if in for loop

Ryan Lowe ryanlowe0 at msn.com
Thu Aug 21 00:07:23 CEST 2003

"Sean Ross" <sross at connectmail.carleton.ca> wrote in message
news:sgM0b.2022$c_.87471 at news20.bellglobal.com...
> "Ryan Lowe" <ryanlowe0 at msn.com> wrote in message
> news:vXB0b.126774$_R5.47942299 at news4.srv.hcvlny.cv.net...
> > your complaint is this?
> [snip code example]
> > i agree its not as clear whats going on here as in the if example, but
> > no less readable than the list-comprehension version, i.e. msgs = ["%s
> > %s"%(x,y) for x in words for y in otherwords]
> > whats the argument? should they do away with double for's in list-comp?
> Actually, I hadn't really formulated an argument. I'm indifferent to the
> proposal, with some slight leaning towards non-acceptance (as my "-0" vote
> suggests). I don't think I can justify why I don't care for the proposal.
> does seem reasonable. If your goal is to maintain consistency within the
> language, then this proposal would seem to aid that goal. I also prefer
> a language provide consistency. The problem, I suppose, should you choose
> be consistent, is deciding in which direction to focus that consistency.
> While I very much enjoy list comprehensions, and would prefer that they
> be removed from the language (read, "Never remove them from the language,
> please!" and "Could we please have generator comprehensions, as well?"), I
> also see that they are somewhat of an anomaly and that they can hinder
> readability when they are allowed to grow without bound. Of course, the
> can be said for deeply nested for-loops - at some point, as you add more
> more for-loops, the meaning becomes less and less clear (which would be
> reason people refactor such things using functions). Anyway. I suppose the
> question I was addressing in the earlier post was this: Does consistency,
> this instance, aid or hinder, and what does it aid or hinder. If we argue
> that filtering should be added to the for-loop syntax because that syntax
> should be more consistent with the list comprehension syntax,  then it
> reasonable to also argue for the inclusion of multiple for-expressions, on
> the same basis (Is this argument fallacious? I'm not sure...looks like a
> slippery-slope) . So, anticipating that others might make this argument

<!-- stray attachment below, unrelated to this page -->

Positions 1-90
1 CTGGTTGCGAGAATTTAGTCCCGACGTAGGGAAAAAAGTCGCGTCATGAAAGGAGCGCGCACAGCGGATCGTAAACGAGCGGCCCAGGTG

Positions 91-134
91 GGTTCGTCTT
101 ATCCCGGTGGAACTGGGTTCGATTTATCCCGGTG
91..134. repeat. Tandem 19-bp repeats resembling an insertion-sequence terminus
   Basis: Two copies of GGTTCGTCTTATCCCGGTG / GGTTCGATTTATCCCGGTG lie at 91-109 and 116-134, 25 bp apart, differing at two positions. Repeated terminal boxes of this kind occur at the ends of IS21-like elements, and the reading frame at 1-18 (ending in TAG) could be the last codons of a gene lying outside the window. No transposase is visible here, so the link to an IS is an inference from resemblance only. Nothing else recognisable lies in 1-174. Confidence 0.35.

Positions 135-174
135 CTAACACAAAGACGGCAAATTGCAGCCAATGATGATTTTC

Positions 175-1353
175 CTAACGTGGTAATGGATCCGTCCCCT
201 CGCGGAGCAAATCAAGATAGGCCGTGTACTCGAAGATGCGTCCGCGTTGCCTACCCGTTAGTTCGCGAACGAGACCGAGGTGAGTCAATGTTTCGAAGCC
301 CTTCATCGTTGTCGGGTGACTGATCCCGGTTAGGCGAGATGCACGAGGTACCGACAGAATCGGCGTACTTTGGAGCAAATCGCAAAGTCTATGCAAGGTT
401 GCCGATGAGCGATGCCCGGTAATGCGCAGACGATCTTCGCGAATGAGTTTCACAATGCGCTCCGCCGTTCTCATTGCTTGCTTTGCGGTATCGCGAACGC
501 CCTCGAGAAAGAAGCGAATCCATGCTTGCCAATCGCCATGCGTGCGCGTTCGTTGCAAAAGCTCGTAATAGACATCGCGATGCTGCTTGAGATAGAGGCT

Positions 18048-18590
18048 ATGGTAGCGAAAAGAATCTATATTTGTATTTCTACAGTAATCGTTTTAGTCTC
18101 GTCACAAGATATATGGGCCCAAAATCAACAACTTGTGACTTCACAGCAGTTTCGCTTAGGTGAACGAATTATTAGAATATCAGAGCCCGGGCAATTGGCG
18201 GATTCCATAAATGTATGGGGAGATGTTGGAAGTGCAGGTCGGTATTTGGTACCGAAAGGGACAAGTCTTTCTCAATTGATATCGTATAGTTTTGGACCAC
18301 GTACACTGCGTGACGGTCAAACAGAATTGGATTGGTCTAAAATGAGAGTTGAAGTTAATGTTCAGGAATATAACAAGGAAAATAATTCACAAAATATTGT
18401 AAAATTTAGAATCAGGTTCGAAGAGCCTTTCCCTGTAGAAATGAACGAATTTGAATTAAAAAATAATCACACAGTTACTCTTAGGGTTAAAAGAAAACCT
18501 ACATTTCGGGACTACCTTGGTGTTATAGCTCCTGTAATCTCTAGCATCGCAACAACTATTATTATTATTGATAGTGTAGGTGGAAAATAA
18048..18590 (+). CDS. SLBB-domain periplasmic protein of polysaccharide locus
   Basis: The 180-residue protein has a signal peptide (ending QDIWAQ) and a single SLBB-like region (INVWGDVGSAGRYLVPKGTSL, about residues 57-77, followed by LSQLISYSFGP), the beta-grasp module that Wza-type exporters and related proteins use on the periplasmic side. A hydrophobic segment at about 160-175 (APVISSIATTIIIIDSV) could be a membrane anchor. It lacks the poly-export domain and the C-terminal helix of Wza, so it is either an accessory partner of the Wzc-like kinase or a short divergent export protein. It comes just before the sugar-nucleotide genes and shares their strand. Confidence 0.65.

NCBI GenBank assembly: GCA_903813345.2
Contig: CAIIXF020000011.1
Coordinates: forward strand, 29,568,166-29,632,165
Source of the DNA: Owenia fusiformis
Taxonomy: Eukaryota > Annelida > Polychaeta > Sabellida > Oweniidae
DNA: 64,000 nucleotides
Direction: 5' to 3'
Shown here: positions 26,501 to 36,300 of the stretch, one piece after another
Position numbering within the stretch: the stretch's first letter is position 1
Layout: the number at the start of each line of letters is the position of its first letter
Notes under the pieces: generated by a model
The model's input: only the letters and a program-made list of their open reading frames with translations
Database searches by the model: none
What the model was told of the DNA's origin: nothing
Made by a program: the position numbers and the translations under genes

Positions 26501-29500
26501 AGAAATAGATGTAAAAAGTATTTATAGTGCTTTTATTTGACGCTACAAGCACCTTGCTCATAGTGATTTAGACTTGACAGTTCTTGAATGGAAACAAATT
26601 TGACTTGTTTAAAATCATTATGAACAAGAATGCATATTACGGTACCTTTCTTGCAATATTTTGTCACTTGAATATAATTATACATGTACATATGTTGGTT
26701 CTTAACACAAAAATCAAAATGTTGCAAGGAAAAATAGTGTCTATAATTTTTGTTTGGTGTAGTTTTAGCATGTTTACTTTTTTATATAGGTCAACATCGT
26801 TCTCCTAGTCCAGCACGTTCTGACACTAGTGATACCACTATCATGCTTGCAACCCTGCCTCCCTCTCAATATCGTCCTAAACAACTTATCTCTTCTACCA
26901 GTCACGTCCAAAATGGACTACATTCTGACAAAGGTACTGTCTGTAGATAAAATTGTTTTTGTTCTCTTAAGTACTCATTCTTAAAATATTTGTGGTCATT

> one part of list comprehension syntax had been retro-fitted into the
> existing for-loop syntax, it seemed reasonable to ask - do you also think
> multiple for-expressions in a for-loop would be of benefit? Do you want
> the one and not the other? (False dichotomy?) If so, why? If not, why not?
> These are topics you may wish to address, were you to write a PEP. As I've
> said, I'm pretty much neutral towards the whole thing, with some tendency
> towards caution.
> [snipped quote from John Roth posting]
> > **harder** to read!? cmon now. i will buy its certainly not a necessary
> > change, but harder to read...
> for x in X if condx(x) for y in Y if condy(y) for z in Z if condz(z) for w
> in W if condw(w):
>     suite
> for x in X:
>     if condx(x):
>         for y in Y:
>              if condy(y):
>                  for z in Z:
>                       if condz(z):
>                            for w in W:
>                                if condw(w):
>                                    suite
> Neither strikes me as being particularly easier to read than the other.
> for x in X if condx(x):
>     suite
> for x in X:
>     if condx(x):
>         suite
> Same thing here.

thanks for the reply. well put.

i guess the tradeoff comes down to, on the one hand, added consistency and
reduction of nesting layers, and on the other, going through the bother of
implementing it. i can clearly see from the replies that programmer laziness
and resistance to change has won :) so consider the issue dropped.

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